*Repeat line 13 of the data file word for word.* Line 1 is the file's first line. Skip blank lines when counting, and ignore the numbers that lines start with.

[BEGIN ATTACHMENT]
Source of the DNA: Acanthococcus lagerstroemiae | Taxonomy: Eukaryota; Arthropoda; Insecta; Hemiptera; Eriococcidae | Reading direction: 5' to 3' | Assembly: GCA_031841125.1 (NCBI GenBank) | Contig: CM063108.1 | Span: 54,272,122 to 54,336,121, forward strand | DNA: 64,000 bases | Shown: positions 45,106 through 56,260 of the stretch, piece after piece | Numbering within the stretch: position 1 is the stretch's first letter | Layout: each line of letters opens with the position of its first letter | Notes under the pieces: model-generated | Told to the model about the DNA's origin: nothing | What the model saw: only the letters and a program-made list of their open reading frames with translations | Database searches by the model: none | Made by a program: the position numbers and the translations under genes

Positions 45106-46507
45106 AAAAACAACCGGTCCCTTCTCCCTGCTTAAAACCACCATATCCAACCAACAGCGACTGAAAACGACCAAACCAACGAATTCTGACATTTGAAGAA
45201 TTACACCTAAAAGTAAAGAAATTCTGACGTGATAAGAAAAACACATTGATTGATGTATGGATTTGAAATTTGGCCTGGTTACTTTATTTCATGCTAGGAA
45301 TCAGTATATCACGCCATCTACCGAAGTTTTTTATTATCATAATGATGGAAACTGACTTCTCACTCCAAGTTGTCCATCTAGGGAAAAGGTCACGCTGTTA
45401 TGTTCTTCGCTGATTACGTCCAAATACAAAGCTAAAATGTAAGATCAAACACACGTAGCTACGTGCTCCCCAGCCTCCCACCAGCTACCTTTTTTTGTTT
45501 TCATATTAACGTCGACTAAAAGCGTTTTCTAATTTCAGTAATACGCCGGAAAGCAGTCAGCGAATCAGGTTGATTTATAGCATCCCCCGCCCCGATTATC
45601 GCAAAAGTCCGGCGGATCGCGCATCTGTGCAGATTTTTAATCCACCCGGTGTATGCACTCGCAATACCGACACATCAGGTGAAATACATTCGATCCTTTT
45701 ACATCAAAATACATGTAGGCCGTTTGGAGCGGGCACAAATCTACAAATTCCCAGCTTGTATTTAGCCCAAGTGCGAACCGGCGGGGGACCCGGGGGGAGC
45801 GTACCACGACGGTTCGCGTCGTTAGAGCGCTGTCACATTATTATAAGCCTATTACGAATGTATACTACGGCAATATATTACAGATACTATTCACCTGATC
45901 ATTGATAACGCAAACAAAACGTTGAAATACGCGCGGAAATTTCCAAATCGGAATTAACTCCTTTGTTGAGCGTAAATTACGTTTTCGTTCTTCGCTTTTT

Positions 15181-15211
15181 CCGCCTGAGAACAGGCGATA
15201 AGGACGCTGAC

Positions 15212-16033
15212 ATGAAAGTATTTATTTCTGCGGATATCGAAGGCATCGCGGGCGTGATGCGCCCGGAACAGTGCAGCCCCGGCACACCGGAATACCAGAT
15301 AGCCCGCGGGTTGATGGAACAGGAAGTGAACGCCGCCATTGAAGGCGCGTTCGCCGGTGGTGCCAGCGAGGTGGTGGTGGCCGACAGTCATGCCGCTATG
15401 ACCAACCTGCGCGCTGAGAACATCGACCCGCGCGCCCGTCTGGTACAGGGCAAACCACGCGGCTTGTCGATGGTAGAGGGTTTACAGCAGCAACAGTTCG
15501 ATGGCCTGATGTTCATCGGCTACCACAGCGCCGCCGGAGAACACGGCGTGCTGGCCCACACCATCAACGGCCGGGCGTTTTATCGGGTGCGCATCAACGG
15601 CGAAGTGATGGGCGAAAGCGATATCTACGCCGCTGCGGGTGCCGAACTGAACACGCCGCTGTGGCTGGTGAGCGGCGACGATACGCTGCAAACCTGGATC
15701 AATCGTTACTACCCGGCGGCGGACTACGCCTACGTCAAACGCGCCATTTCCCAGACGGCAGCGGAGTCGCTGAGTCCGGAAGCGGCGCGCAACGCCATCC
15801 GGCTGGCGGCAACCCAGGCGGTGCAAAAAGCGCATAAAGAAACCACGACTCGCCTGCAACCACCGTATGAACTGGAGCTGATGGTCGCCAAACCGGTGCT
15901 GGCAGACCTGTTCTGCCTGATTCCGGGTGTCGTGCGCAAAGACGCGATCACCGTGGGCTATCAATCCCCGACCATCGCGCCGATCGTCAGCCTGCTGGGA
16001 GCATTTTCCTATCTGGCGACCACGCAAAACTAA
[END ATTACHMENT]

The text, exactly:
15181 CCGCCTGAGAACAGGCGATA